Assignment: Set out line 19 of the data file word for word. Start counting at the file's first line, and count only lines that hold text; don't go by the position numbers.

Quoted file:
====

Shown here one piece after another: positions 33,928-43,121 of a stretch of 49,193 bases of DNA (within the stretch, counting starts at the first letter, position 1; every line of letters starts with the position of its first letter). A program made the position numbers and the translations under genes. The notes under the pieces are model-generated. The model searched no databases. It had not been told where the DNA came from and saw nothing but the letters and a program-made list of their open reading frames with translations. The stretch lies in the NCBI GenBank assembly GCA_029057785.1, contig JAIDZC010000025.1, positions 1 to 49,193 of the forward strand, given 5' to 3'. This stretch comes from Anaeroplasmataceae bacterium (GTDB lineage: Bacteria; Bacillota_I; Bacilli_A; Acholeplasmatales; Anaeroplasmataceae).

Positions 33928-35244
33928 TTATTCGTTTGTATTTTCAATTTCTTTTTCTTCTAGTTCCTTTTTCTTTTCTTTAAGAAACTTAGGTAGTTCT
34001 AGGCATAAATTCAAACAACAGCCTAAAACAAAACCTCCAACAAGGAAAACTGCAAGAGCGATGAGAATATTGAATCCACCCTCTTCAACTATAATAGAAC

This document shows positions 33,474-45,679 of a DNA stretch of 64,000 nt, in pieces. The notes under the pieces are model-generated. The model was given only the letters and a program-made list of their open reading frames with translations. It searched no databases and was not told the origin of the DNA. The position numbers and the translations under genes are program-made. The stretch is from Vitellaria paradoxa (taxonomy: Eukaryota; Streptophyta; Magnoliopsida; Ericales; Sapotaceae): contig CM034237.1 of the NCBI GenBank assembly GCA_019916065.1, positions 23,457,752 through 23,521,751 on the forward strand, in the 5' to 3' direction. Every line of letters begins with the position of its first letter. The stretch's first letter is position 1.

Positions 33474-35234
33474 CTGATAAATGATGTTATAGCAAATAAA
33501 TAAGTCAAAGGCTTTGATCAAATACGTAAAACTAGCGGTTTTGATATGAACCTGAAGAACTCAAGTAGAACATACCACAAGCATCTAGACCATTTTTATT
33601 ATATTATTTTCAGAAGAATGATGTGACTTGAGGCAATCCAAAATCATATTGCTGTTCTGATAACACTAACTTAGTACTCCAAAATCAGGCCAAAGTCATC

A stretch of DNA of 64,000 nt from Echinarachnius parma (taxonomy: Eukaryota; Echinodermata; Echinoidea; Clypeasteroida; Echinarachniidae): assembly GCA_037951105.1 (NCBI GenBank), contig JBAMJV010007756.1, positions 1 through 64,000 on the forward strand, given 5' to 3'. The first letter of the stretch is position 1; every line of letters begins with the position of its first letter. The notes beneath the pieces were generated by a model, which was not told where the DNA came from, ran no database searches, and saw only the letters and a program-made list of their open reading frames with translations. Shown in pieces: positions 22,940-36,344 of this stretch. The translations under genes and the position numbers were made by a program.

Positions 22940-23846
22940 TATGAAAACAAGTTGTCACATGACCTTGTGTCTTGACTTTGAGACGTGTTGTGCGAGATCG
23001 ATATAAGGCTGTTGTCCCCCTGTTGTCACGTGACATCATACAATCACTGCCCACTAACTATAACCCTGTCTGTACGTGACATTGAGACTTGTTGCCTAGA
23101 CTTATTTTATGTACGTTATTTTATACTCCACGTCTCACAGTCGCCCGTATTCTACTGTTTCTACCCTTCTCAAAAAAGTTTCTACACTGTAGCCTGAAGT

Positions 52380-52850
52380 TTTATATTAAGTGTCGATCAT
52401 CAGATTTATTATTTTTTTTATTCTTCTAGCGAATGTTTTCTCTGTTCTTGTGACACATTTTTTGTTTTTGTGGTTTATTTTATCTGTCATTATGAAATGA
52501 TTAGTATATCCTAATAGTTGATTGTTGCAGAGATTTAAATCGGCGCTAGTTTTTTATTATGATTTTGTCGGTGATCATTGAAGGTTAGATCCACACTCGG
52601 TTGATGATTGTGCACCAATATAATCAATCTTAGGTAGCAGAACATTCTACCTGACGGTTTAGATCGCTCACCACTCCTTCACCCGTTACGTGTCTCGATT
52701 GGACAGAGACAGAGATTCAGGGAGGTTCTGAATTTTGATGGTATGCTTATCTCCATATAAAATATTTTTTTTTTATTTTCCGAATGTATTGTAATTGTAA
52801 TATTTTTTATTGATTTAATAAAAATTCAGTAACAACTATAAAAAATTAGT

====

52601 TTGATGATTGTGCACCAATATAATCAATCTTAGGTAGCAGAACATTCTACCTGACGGTTTAGATCGCTCACCACTCCTTCACCCGTTACGTGTCTCGATT